Growing private investment in computers and software has increased demand for computer displays.
Los Angeles, CA (PRWEB) March 04, 2014
Computer displays have a buyer power score of 4.0 out of 5. The relatively high score represents a beneficial pricing trend for buyers, with a steady decline in prices during the past decade. “Price-based competition has caused prices to fall, resulting in greater purchasing power for buyers as vendors attempt to lower prices to compete with growing imports,” says IBISWorld research analyst Andrew Krabeepetcharat. High competition from manufacturers overseas, buyers have some degree of leverage when negotiating price. As a result of moderate market share concentration though, buyers have few alternative suppliers from which to choose.
The price of computer displays has been declining steadily over the past decade. Declining prices have largely been the result of falling input costs of semiconductors and electronic components, which has allowed manufacturers and retailers to lower market prices to undercut competitors. During the three years to 2013, growing private investment in computers and software, as well as higher corporate profit, have increased demand for computer displays, allowing suppliers to maintain lower prices. Also, says Krabeepetcharat, “As the percentage of households that owns computers grew, the demand for computer displays increased, prompting new vendors to enter the market, further pushing down prices to compete.” Rising import penetration into the manufacturing sector has also prompted domestic suppliers to lower prices to compete with computer displays manufactured in lower wage countries.
Due to a steady trend in declining prices, it is not necessary for buyers to enter long-term contracts. A low level of supply chain risk also benefits buyers because there is little chance of any disruptions in obtaining computer displays. The majority of manufacturers are large multinational companies that produce a wide variety of electronics, which hedges any risk of supplier bankruptcy. Current suppliers include Hewlett-Packard, Dell, Samsung, ASUSTek, Acer and LG Electronics. To avoid holding onto outdated equipment, buyers should purchase computer displays on an as-needed basis. Furthermore, switching costs are low, giving buyers more influential negotiating power. For more information, visit IBISWorld’s Computer Displays procurement category market research report page.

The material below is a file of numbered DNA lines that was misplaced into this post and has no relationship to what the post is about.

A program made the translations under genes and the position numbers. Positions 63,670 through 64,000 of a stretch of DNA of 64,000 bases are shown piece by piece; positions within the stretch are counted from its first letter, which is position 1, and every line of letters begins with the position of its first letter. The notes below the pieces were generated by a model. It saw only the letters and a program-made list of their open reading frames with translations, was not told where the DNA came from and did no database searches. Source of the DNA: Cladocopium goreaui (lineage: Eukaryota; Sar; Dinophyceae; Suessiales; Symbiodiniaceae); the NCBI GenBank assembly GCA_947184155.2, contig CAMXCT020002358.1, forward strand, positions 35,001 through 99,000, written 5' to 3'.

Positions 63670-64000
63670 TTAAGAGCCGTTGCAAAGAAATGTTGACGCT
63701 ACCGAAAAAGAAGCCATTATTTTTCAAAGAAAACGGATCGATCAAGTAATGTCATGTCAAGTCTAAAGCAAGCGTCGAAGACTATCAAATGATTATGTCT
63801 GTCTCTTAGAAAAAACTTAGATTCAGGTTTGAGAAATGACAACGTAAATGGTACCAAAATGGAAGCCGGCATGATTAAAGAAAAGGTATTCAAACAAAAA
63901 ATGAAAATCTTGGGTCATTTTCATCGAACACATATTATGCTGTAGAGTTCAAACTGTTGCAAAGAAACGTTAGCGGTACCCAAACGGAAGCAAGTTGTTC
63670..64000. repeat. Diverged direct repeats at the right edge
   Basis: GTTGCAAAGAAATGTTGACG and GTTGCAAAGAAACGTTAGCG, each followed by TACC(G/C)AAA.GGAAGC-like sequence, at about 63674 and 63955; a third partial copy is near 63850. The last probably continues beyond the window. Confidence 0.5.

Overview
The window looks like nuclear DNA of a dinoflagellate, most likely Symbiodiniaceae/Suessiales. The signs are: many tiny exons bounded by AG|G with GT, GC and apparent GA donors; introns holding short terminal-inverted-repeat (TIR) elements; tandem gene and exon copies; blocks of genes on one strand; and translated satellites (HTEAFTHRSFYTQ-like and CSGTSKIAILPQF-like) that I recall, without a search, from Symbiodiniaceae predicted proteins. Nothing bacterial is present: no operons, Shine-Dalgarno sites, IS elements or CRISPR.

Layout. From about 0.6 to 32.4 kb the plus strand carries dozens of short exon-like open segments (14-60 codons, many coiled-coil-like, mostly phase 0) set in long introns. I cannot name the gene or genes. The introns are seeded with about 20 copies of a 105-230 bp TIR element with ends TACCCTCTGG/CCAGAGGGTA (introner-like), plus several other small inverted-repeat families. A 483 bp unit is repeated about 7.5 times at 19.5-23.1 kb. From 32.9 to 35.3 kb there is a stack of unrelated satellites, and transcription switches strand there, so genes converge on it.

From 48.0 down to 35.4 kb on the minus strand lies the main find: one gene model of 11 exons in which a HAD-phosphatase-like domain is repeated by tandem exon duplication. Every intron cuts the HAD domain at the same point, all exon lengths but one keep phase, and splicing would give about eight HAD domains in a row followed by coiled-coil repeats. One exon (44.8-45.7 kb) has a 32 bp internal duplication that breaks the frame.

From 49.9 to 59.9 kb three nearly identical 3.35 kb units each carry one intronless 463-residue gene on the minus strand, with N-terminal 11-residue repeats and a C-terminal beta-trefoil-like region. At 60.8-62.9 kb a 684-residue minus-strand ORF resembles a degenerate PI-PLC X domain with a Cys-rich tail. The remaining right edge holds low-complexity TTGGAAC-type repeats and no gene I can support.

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IBISWorld Procurement Report Key Topics
This report is intended to assist buyers of computer displays. Computer displays are electronic visual displays for computers. The monitor uses a display device, circuitry and an enclosure. The two main types of screens available are liquid-crystal display (LCD) and cathode ray tub (CRT) displays. Suppliers include manufacturers, wholesalers, and retailers.
Recent Price Trend
Product Life Cycle
Total Cost of Ownership
Supply Chain & Vendors
Supply Chain Dynamics
Supply Chain Risk
Market Share Concentration
Vendor Financial Benchmarks
Buying Lead Time
Key RFP Elements
Buyer Power Factors
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IBISWorld is one of the world's leading publishers of business intelligence, specializing in Industry research and Procurement research. Since 1971, IBISWorld has provided thoroughly researched, accurate and current business information. With an extensive online portfolio, valued for its depth and scope, IBISWorld’s procurement research reports equip clients with the insight necessary to make better purchasing decisions, faster. Headquartered in Los Angeles, IBISWorld Procurement serves a range of business, professional service and government organizations through more than 10 locations worldwide. For more information, visit http://www.ibisworld.com or call 1-800-330-3772.